Above is kind of cat or animal dance (I'm not pretty sure). The dancers were in state of trance, while their guardian (the man in black suit) incites a prayer in Arabic language.

And here is the 'Liong Kui' or Dragon headed Tortoise (Turtle with Dragon head). At the golden scale of the turtle, written name of donator. And if you see the gold money piece at the upper side - that is where the biggest donator's name written. Personally I found out this Liong Kui was not sensational enough, not as sensational as the reported by Metro TV (one of the top and good television channel in Indonesia), which reported that the 'Liong Kui' is the biggest in East Asia.

At left below is the Dragon King, the Chinese culture believes that dragon kings rules the seas. The North Sea rules by North Dragon King, the East Sea rules by East Dragon King, and so on. (But I really don't know which one is this guy.)

If you noticed the difference, above picture was taken at daylight meanwhile below picture was taken night.

And there was a Barong or Barongsai (Lion Dance) performance at night which caused the temple was really crowded by curious visitors. Most of them look to enjoy themselves, watching something which some of them understood and some of them not.

Last but not least, I do hope that this traditions will be repeated every year forever.

Happy Chinese New Year (Hey, this is the day fifteenth; you do not need to say the regards anymore by tomorrow). :D

Handcrafted Flowers

One of the specialties of Yogyakarta is handicraft - if you come to Yogyakarta you'll be surely see many handicraft store.

Today I like to introduce you to the handcrafted flower, which is made using the corn leaf. In Central Java many farmer grow corn in dry season. But most of them never make a good use of the corn leaf.

One of my neighbor in Yogyakarta is one of the handcrafted flowers maker. She told me everything about this art. And I think I should share some to you.

The flower is made using the colored dried corn leaf; and personally I'm curious to do some research since the coloring process still using the chemical color agent. I think it will be more perfect if the corn leaf was pigmented using natural coloring agent.

Then the colored corn leaf will be made into flower, there are many style available such as: rose, sunflower, fan, etc. The process is not complicated but I think it's still difficult for me who has no such talent. Basically the leaf is formed into the form you want and then tied to a bamboo stick.

If you walk at Malioboro (the famous street in Yogyakarta) - you will see many street-hawkers / street-traders selling corn leaf flowers.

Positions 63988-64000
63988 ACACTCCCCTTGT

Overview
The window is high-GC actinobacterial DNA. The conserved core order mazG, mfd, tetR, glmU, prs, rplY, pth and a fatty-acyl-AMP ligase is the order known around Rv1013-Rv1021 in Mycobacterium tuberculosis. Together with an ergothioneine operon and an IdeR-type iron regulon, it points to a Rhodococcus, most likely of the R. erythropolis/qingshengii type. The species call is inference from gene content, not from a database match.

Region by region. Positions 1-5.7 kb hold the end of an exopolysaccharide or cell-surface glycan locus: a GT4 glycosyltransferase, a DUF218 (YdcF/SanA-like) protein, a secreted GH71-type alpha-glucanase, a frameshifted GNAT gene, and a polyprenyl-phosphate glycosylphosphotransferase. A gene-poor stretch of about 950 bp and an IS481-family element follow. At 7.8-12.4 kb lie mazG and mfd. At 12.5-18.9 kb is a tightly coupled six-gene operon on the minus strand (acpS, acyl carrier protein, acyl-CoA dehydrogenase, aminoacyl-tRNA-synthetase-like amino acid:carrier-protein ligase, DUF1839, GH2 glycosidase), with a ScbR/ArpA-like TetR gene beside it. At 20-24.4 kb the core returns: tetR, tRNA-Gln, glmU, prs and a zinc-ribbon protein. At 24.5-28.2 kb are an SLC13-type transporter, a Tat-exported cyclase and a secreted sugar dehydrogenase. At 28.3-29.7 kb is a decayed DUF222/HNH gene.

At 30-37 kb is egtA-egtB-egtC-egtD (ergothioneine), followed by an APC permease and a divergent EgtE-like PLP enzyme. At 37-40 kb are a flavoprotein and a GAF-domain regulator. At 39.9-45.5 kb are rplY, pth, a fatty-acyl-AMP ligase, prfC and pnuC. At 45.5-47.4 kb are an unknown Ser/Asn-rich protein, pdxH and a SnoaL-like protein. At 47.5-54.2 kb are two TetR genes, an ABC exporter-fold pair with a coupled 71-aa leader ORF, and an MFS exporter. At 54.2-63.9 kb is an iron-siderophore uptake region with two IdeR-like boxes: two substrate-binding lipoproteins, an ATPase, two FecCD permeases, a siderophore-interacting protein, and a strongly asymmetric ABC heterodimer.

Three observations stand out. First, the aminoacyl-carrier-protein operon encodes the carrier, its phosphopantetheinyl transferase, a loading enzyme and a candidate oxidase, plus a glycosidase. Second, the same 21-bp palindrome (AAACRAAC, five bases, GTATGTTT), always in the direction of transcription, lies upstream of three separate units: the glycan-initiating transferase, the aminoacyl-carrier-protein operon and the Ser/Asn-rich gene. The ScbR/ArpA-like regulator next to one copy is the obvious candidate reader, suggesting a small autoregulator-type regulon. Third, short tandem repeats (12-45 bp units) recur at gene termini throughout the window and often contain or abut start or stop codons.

And if you are stranger or foreigner, then usually the price would be Rp 5,000 (five thousand rupiahs) each. Then you must negotiate to get a better price. :D

Since my neighbor is the crafter not seller, she told me that actually those flowers cost around Rp 2,000 (two thousand rupiahs), even lower if the buyer is a quantity buyer.

Well.... this is one of business opportunity, I think I may sell it to you with higher price, ha ha. Seriously, if you really interested to buy or learn this kind of handcrafting art. Feel free to write me, I will be happy to sell it to you with good price :D or introduce you to my neighbor (but I think you should pay the tuition fee, lol).

Living in Yogyakarta

At last I feel alive again, that's because I'd got my internet connection yesterday. It cost me Rp 220,000 (two hundred and twenty thousand rupiahs) each month for 1GB limited access and Rp 350,000 (three hundred and fifty thousand rupiahs) for the China made 2 port DSL modem. But at least I really feel not living in the Bronze Age again. LOL

Well I'd rented a house in the south side of Yogyakarta city since March. And weeks I'd spent to clean the house. The house cost me quite many but still reasonable. But the time and money I spent to make this house appropriate to live in was quite stressing. Anyhow I still think that the house I've rented will pay for itself. It has 6 rooms, 2 rooms inside the main building and another 4 rooms at the backside building. Although those 4 rooms is not big - but I'm quite confident that I will be able to rent it out.

I'd made advertising at the newspaper and internet forum. The advertisement in the newspaper was total disaster (according to me), because I'd asked Doni to advertise - and he changed all of my advertisement's content. Which made all incoming call was from the peoples who think that I provide garage and television. Hell NO..... I only tag the price for Rp 250,000 (two hundred and fifty thousand rupiahs) per room each month. How could it possible that I provide a garage and television for that price?

Anyhow it has been a month - and it's time to be serious to make a living. Guys, wish me good luck - OK?